How Competitive Is the U.S.?
Americans like to think of their country as the top-ranked nation on many accounts. But does the perception match the reality?
- On which of these does the U.S. rank 1st: competitiveness, macroeconomics, infrastructure or health/education?
Americans like to think of their country as the top-ranked nation on many accounts. But does the perception match the reality? The World Economic Forum’s annual Global Competitiveness Report ranks the performance of more than 140 countries on a range of 12 key categories.
We wonder: Which of the following categories does the United States rank in first place globally?
The United States currently ranks seventh in overall competitiveness in the World Economics Forum’s Global Competitiveness Index, an annual ranking of the economic potential of the world’s economies. As recently as 2009, the United States ranked first overall, but has fallen steadily since.
Competitiveness measures the set of institutions, policies and factors that determine a country’s level of productivity — and is considered the best all-around way to describe a country’s economic performance.
Among the factors included in the index are health care, education and workforce training, which is why the Scandinavian countries rank so high. Finland, Sweden, Denmark and Norway all rank among the top 15 most competitive economies.
American economists certainly still are the opinion leaders in the global debate. And U.S.-born or U.S.-based economists have won or shared every Nobel Prize that has awarded in the field of economics since 1990.
However, it is one thing to be at the cutting edge of an academic discipline — and quite another to have the political system in place to execute a prudent economic policy.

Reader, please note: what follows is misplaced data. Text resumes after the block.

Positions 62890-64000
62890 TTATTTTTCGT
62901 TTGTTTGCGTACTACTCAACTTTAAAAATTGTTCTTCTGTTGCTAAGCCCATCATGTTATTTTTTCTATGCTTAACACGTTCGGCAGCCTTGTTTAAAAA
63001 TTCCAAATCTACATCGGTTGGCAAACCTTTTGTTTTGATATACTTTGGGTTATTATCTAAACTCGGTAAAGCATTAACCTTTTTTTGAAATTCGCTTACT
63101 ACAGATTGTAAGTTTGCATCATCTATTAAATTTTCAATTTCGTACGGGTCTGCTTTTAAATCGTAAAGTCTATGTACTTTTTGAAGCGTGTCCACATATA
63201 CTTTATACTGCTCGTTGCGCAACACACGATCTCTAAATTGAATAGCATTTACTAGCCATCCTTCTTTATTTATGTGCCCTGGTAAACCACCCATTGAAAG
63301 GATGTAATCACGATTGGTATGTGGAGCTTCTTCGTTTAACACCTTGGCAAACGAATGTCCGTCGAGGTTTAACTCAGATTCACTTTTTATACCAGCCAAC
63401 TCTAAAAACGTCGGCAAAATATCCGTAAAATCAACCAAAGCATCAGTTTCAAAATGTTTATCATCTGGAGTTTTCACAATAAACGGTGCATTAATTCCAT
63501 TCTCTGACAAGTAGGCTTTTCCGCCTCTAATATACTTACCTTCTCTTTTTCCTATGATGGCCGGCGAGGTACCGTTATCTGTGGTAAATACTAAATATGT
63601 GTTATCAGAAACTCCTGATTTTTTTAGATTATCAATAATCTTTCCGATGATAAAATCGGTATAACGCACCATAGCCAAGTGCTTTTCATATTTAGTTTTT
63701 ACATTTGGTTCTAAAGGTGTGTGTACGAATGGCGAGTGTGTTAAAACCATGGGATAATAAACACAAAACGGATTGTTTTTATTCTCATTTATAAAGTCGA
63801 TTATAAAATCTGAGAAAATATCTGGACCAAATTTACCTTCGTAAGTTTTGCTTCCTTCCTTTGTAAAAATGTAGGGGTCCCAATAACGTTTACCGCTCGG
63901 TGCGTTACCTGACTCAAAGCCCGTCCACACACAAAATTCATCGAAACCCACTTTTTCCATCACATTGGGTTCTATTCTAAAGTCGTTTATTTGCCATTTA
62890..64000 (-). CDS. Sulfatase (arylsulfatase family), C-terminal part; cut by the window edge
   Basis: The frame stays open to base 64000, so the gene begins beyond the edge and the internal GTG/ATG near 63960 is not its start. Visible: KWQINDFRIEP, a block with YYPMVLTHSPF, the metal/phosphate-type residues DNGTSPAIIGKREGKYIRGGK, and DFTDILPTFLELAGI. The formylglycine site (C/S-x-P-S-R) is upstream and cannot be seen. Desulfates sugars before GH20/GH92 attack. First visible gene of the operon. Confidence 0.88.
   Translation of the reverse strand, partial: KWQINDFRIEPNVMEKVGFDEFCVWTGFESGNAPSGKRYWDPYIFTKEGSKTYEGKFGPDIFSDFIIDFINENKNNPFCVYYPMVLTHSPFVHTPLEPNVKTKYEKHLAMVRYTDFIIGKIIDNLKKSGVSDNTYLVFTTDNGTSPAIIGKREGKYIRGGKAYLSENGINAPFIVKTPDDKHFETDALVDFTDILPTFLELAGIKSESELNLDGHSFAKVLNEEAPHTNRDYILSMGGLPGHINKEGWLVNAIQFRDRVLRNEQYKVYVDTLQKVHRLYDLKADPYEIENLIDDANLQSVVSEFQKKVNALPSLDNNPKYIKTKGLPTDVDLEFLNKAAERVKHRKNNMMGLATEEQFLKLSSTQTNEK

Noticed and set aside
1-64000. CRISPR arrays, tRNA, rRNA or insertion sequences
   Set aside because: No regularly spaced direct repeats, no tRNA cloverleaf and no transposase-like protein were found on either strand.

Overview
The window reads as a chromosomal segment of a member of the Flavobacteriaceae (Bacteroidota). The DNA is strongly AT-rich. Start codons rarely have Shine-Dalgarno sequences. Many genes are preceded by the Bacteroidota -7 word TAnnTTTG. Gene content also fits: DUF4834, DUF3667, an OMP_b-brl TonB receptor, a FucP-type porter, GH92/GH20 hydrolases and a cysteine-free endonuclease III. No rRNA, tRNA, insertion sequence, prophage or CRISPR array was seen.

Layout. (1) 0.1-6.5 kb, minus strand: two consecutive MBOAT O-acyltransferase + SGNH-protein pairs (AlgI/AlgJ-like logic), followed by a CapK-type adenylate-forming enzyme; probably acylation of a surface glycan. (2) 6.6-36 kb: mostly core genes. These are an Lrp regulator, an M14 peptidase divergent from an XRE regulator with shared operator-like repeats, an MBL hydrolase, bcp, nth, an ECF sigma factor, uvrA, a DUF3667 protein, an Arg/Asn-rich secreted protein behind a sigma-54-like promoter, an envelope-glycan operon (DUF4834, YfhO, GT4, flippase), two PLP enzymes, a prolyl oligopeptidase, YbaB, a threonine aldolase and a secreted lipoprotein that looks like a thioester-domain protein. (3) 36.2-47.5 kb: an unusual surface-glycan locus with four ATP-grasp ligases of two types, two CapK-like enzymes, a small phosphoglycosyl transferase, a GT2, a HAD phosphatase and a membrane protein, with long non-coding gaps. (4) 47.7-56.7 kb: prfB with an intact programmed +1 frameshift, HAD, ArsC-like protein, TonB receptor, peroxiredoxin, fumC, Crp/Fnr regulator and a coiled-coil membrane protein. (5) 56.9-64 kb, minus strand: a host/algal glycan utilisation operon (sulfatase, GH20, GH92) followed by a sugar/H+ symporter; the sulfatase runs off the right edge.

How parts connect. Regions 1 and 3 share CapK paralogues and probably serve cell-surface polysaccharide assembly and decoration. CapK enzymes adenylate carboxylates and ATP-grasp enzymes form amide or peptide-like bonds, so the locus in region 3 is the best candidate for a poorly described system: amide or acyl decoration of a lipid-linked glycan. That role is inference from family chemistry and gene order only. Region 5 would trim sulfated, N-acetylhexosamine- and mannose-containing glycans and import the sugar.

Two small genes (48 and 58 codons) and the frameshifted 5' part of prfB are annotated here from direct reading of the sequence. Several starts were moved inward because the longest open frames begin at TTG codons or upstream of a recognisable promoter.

Given the profound difficulties of solving the U.S.’s longer-term growth and fiscal challenges, the United States is ranked only in 111th place globally with regard to its macroeconomic environment. Of the twelve factors measured by the WEF regarding a nation’s competitiveness, this category is by far the worst U.S. score.
Political divisiveness aside, high budget deficits and high debt limit the government’s ability to make productivity-enhancing investments, a phenomenon that is compounded by the country’s low savings rate.
In the 1950s, the United States was the unquestioned leader of the world when it came to its national infrastructure. For example, a big spending program to establish the national highway system was established under President Dwight D. Eisenhower, a Republican.
The infrastructure he invested in, though, is by now over half a century old. Accordingly, the roads and bridges around the nation are in increasingly bad repair. The same finding applies to many of the nation’s schools, airports and public facilities.
According to a report by the American Society of Civil Engineers, the United States needs to spend $3.6 trillion — more than $11,000 for every American — through 2020 to put its critical national systems in good repair.
The United States will need to make a big effort to move up from its current rank of 14th place globally.
The United States certainly leads the world in terms of the amount it spends on health care — at a staggering 17.9% of GDP in 2011. However, given the United States’ low rank in this category (34th), the amount of money spent does not necessarily correspond with good health. That performance puts the United States one spot behind Malaysia and one spot ahead of China.
Equally worrisome, the World Economic Forum’s ranking in this category also includes the quality and quantity of primary education its citizens receive, which is not a good sign for the nation’s long-term productivity.
So what, you wonder, is the one pillar in which the United States is still ranked first by the Word Economic Forum? Market size. The United States is still the world’s largest economy — which allows companies to exploit huge economies of scale.
But the United States is not expected to hold onto this top position for long. According to the OECD, the size of China’s economy will overtake the U.S. economy as soon as 2016.